Get on the water at Artscape with the National Aquarium's virtual reality tour - Technical.ly Baltimore

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Jul. 20, 2018 6:22 pm

Get on the water at Artscape with the National Aquarium’s virtual reality tour

At the corner of Mt. Royal and Dolphin, a VR experience provides a glimpse of what a cleaner harbor could look like.
The National Aquarium is using virtual reality to go down by the water.

The National Aquarium is using virtual reality to go down by the water.

(Photo by Flickr user John Menard, used under a Creative Commons license)

The National Aquarium is bringing the harbor views to Artscape.

Near the corner of Dolphin St. and right next to the giant octopus made of repurposed plastic (created by artist Kasey Jones), the Inner Harbor institution is letting attendees of this weekend’s free arts festival hop in a kayak and view some harbor life. Paddling is optional.

The excursion is offered through a virtual reality experience, in which participants are guided around the National Aquarium’s floating wetlands. Located on the waterfront, the artificial islands are designed to attract native species. Since being installed last year, the wetlands are starting to see ghost sea anemones, ducks and other species, said National Aquarium Director of Content Strategy Nabila Chami. The aquarium has plans to expand the wetlands between Piers 3 and 4.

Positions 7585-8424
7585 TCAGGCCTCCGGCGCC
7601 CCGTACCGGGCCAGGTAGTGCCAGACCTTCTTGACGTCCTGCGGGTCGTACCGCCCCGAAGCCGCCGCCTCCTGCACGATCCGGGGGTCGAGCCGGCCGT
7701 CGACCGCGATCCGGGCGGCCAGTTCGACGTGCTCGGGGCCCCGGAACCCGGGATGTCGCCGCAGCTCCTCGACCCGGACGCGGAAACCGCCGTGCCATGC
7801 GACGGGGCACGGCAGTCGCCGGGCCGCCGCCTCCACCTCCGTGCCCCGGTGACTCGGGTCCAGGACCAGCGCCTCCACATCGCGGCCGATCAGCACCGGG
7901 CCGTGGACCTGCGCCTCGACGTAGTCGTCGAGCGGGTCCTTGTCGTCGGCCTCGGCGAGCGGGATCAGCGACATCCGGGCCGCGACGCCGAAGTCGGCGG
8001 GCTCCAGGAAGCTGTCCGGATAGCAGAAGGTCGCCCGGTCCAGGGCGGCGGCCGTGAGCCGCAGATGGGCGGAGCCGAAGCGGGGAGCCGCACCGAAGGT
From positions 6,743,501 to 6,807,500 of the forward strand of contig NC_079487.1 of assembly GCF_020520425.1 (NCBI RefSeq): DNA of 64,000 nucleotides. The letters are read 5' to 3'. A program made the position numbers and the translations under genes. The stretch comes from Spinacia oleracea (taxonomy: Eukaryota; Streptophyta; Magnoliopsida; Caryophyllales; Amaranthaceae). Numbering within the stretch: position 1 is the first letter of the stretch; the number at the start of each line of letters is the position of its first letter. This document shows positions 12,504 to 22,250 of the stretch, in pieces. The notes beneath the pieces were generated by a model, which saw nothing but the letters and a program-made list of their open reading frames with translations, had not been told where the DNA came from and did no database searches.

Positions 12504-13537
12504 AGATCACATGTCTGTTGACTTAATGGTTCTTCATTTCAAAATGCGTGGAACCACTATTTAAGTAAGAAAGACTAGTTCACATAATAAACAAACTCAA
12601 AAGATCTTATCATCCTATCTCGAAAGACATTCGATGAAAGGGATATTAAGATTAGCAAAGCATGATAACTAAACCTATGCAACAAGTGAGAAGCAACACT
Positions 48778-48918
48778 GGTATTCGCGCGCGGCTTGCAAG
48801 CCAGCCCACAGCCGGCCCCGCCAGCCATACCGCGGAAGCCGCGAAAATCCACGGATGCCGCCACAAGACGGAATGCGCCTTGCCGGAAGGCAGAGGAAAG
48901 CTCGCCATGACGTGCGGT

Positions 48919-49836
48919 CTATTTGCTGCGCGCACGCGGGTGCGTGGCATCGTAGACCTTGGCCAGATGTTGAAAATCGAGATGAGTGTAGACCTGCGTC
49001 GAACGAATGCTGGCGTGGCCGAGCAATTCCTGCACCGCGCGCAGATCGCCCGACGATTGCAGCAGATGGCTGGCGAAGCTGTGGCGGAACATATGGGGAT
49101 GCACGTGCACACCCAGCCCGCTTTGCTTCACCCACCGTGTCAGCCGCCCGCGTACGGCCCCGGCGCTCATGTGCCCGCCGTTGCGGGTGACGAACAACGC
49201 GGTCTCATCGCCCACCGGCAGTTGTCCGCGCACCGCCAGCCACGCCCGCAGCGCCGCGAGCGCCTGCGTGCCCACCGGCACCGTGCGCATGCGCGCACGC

To bring viewers down by the water, the aquarium partnered with Mosaic Learning to create a virtual reality experience. Sean Mauney, the Columbia-based firm’s multimedia interactive, got out on the water and filmed the wetlands by boat. Under the tent at Artscape, viewers climb into a kayak, strap on an Oculus Go and are handed a paddle (for effect). While taking a jaunt around the Aquarium on the water, the experience also offers information on the species that are gathering around the wetlands.

“They’ve always been right below the surface,” Mauney said.

Along with offering a serene escape from the festival bustle, the idea is to provide a glimpse of what the notoriously polluted harbor could could look like – and attract – if cleanup progress continues. It fits with the Aquarium’s wider push at Artscape, called Sea Change, which encourages folks to get involved in protecting and building the ecosystem.

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Artscape runs July 20-22.

This reporter tried out the kayak immersion. (Photo by Stephen Babcock)

This reporter tried out the kayak immersion. (Photo by Stephen Babcock)

Companies: National Aquarium
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